A Mystery Illness Called POTS

A debilitating disorder with a constellation of symptoms, postural orthostatic tachycardia syndrome is often misdiagnosed as anxiety. Doctors are missing the mark.
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A growing number of teens are finding their lives disrupted by POTS, an autonomic nervous system disorder that doctors often misdiagnose as anxiety. (Adobe Stock)

The holiday season was just around the corner and Noah Whittington couldn’t stop throwing up. The cause was a mystery.

A junior at Yorktown High School at the time, the 16-year-old had suffered a concussion during a hockey game earlier in the fall of 2017. Shortly after he was cleared to play again, he came down with a virus that had been circulating among his teammates. But what started as a run-of-the-mill flu turned into a prolonged inability to keep food down. 

“Thanksgiving was the following week and he just couldn’t eat,” remembers his mom, Melanie Whittington. 

Suffering through weeks of nausea and vomiting and unable to get out of bed, Noah saw his pediatrician and then a gastroenterologist. 

“No one could find anything wrong with him,” Melanie says. “Doctors kept saying he had anxiety, but that didn’t seem right. My kid wouldn’t wake up from a dead sleep and start throwing up just because of anxiety.”

The next several months were no better. Noah’s symptoms expanded to include rapid heart rate, fatigue, fogginess, dehydration and profuse sweating. “I would check on him four or five times a night, and he would be soaked,” his mom recalls. “His adrenaline was pumping all the time.” 

Doctors prescribed a fleet of medications to regulate Noah’s sleep, blood pressure, nausea and presumed mental health issues, but his symptoms persisted. He missed school. He couldn’t participate in sports or social activities. 

His parents dragged him from one specialist to the next, until finally an anesthesiologist at an endoscopy appointment asked: “Have you ever heard of POTS?”

“Doctors kept saying he had anxiety, but that didn’t seem right. My kid wouldn’t wake up from a dead sleep and start throwing up just because of anxiety.”

POTS, or postural orthostatic tachycardia syndrome, occurs when a patient’s autonomic nervous system (which regulates involuntary functions such as heart rate, blood pressure, breathing, perspiration and digestion) gets out of whack. The most prevalent symptom is a rapid increase in heart rate that occurs after standing up from a seated or reclining position. 


Noah Whittington (family photo)

Normally, when a person stands up, the autonomic nervous system tells the blood vessels in the lower body to constrict, working against gravity to maintain a steady flow of blood to the heart and brain. But in many individuals with POTS, that message short-circuits. The blood vessels don’t constrict, causing blood to pool in the lower extremities.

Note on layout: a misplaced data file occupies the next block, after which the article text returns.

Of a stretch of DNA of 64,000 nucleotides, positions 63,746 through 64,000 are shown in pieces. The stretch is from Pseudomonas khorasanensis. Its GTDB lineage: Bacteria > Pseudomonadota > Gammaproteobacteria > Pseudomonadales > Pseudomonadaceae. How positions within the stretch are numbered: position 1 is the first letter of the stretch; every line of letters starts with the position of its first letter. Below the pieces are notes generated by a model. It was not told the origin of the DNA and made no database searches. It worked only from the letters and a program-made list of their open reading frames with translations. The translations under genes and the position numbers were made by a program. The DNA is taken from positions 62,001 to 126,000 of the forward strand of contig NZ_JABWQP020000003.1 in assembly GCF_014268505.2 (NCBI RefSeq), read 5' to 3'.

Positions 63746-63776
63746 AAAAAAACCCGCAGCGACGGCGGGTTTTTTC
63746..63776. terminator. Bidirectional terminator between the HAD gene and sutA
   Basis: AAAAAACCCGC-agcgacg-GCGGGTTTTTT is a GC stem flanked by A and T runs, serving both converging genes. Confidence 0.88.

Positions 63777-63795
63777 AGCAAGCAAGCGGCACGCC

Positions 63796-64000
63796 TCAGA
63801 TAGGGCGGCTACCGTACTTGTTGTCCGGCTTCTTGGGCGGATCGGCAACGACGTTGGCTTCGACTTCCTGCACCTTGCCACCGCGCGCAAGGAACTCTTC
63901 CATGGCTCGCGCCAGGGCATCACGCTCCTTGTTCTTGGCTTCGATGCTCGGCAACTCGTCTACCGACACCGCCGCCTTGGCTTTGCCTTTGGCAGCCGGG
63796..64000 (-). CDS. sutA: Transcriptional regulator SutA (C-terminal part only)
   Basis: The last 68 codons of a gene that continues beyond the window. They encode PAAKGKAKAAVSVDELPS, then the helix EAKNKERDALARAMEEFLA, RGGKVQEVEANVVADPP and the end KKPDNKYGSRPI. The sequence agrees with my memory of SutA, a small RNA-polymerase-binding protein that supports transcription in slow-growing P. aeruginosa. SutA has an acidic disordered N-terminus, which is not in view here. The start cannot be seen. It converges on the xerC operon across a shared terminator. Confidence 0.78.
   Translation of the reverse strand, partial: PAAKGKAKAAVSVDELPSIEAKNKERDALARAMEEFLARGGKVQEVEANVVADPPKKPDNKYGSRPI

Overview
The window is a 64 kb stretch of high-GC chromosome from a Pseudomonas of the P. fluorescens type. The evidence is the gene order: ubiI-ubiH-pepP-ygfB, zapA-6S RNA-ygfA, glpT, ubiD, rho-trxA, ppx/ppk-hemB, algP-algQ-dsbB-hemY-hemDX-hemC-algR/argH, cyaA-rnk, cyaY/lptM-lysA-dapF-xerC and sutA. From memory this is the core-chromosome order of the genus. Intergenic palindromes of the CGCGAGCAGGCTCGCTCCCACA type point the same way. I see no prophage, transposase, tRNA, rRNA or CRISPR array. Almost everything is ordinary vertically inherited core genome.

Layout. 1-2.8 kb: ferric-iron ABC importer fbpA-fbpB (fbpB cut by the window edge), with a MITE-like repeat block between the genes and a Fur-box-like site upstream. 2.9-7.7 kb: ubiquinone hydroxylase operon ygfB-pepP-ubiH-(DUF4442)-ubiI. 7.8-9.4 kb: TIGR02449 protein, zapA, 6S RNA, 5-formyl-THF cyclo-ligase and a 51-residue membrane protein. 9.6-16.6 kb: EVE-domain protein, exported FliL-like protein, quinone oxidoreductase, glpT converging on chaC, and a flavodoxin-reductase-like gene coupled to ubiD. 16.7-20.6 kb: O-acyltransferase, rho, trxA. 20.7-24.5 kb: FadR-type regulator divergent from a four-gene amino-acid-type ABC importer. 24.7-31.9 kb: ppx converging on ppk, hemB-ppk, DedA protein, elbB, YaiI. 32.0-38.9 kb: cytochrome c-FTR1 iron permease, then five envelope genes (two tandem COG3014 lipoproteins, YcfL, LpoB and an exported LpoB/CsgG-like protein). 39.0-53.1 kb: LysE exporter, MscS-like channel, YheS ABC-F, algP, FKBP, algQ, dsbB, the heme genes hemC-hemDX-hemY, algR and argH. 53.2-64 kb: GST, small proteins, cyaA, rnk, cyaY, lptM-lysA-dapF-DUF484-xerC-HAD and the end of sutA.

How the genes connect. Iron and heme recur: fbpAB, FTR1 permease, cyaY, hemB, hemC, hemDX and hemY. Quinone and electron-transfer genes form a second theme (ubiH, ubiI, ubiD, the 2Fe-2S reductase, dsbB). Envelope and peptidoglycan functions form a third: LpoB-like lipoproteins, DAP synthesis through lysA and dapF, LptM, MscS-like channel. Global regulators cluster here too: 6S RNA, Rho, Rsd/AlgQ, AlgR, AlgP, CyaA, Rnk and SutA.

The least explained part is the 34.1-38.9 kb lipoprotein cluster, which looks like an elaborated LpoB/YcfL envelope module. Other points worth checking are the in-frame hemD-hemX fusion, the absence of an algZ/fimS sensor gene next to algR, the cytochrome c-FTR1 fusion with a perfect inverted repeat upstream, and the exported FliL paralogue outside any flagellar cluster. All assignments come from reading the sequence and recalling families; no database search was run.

Inadequate blood flow to the brain can cause light-headedness or fainting. Other symptoms stemming from dysregulated blood pressure may include fatigue, headaches, neuropathy (nerve pain and tingling), trouble concentrating, tremors, chest pain, digestive issues and seizures.

“POTS is a neurological disorder that causes systemic effects throughout the body—everything from increased heart rate, to sweating, to tear production, to [difficulty] moving things through your GI tract,” explains Lauren Stiles, a research assistant professor of neurology at the Stony Brook University School of Medicine in New York. She’s also founder and president of Dysautonomia International, a nonprofit advocacy group fighting to increase awareness of and research funding for autonomic nervous system disorders. (Stiles herself developed POTS symptoms at the age of 31 after sustaining a concussion in a snowboarding accident.)

The nonprofit estimates that prior to Covid, some 3 million Americans were impacted by POTS. Post-pandemic research suggests that number could now be as high as 6 million, and that there may be a correlation between POTS and long Covid. Though POTS can strike at any age, it’s most commonly diagnosed in teens and young adults, particularly young women.

Prior to Covid, some 3 million Americans were impacted by POTS. Post-pandemic research suggests that number could now be as high as 6 million.

“About 25% of patients are wheelchair-bound or bedridden,” Stiles says, “and many are young. The peak age of onset is 14. A lot of kids miss out on their adolescence because of this.”

In the spring of 2018—five months after the onset of symptoms that kept him glued to the bathroom floor—Noah Whittington got an appointment with Tae Chung, director of the POTS clinic at Johns Hopkins Medicine in Baltimore. 

Under Chung’s direction, Noah discontinued all of his previous medications and started a new regimen. “I began taking salt tablets, a blood pressure medication and a medical marijuana tablet [for nausea] called Marinol,” Noah says. “That was a life-changer.”  

He started receiving saline infusions to increase his blood volume and began physical therapy, commuting daily from Arlington to Baltimore for the first eight weeks and then weekly for several more months. 

Exercise proved critical to helping regulate his bodily systems. “I was so depressed back then. Learning about heart-rate recovery and doing physical therapy was the only way that I could get out of it,” Noah remembers. “My heart rate would get up to 200 beats per minute without me even noticing, and my vasovagal response would make me throw up. Once I learned how to keep [my heart rate] under 200 bpm, I could manage it.” 

Even when he felt horrible, he was better if he could get up and move.